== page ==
Following the success in the Court of Appeal in the case of Bussey v Anglia Heating Ltd  EWCA Civ 243, Peter Williams of Fieldfisher is pleased to confirm that following agreement from the defendant to pay full damages plus costs in favour of Mr Bussey, the case has finally settled. This negates the need for a further hearing in the High Court.
Mr Bussey was exposed to asbestos cutting flues and dealing with asbestos rope as a plumber in 1968. In February 2018, Fieldfisher successfully appealed against the way the dangers of asbestos fibres had previously been measured and used as a standard for mesothelioma claims.
Fieldfisher's legal team argued that the level set out in Technical Data Note 13 (TDN13) was not a reliable or appropriate test of acceptable levels of exposure to asbestos to judge employer liability, and the judges agreed.
Lord Justice Jackson said the High Court judge in the original Bussey hearing had felt ‘constrained’ by an earlier case Williams v University of Birmingham  EWCA Civ 1242, which relied on data that was never intended to be used as a yardstick for making claims.
Lord Justice Moylan agreed that there were particular concerns about the categorisation of risks in that case. The judges, however, referred Mrs Bussey's case back to the High Court with a strong direction in the Claimant's favour.
According to Justice Jackson: "In my view, if the judge had not felt constrained by the decision in Williams, he might have concluded that as a reasonably prudent employer, Anglia should have foreseen that risk; since the risk could have been avoided by simple precautions, it was not a risk which ought to have been accepted…"
According to Peter Williams, the successful appeal ruling made it very apparent that the defendant would lose any subsequent hearing and they were finally forced to capitulate.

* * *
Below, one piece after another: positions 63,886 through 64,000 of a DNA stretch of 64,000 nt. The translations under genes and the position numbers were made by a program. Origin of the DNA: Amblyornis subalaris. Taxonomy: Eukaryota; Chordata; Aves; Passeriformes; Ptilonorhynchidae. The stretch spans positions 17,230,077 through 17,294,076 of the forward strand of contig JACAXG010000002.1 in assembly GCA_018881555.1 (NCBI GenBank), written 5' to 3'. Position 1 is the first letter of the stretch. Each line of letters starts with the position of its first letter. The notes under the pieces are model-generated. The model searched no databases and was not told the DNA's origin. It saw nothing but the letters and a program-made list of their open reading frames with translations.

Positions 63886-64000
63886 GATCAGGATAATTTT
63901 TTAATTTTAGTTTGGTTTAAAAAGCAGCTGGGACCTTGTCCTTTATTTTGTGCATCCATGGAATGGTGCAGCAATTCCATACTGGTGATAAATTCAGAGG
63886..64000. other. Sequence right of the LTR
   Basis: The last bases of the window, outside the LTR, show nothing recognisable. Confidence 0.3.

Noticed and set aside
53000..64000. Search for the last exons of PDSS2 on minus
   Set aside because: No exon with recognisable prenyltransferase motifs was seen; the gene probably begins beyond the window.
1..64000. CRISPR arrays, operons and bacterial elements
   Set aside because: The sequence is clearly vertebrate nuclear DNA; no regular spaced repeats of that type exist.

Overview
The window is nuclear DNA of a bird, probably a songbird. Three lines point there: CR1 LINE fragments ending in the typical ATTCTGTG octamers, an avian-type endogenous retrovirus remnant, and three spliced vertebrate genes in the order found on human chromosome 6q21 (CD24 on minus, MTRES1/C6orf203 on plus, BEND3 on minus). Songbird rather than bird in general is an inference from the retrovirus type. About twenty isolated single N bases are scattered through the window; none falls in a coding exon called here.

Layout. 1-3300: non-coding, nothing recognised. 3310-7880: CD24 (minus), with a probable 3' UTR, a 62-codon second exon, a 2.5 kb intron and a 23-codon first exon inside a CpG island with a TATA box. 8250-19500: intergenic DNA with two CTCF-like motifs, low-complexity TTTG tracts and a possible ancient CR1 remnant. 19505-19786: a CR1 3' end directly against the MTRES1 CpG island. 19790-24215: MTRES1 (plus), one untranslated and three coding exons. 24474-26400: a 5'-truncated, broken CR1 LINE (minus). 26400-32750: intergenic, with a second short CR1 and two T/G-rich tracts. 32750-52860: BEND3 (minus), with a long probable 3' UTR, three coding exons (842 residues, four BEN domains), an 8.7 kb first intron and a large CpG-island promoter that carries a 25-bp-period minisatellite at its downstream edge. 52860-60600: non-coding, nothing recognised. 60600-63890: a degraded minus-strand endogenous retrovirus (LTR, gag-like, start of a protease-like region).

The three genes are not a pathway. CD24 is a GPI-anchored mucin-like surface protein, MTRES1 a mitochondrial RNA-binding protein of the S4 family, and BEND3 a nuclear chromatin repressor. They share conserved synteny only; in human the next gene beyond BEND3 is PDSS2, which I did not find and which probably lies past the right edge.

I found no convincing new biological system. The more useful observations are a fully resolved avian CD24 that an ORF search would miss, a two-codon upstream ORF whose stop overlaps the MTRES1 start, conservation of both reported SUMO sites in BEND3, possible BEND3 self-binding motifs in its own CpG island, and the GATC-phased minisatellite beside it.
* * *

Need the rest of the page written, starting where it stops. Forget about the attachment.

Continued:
"There was very little sense for the defence in continuing with the case once the judges ruled in our favour," he said.
Mrs Bussey will now receive full settlement on behalf of her husband who sadly died in 2016 before the second action began.
Peter Williams praised Mrs Bussey's courage and tenacity in continuing the fight for compensation.
"This was not an easy thing to do, particularly when you are grieving the death of your husband. But Mrs Bussey's courage has helped change the law and has paved the way for fairer treatment for other victims of asbestos exposure. For that, she should be immensely proud."
Veronica Bussey said she was hugely grateful to the legal team, in particular Mike Rawlinson QC and Gemma Scott of 12 King's Bench Walk Chambers, for helping her pursue the claim on behalf of her husband.
"Like most sufferers of this cruel disease, David worked hard his whole life and, while doing so, was unknowingly destroying his future. Our family has been left devastated by his death and I can only hope that his case means other sufferers see their claims settled more quickly to provide some small peace while they're still alive, rather than having to battle until it is too late."
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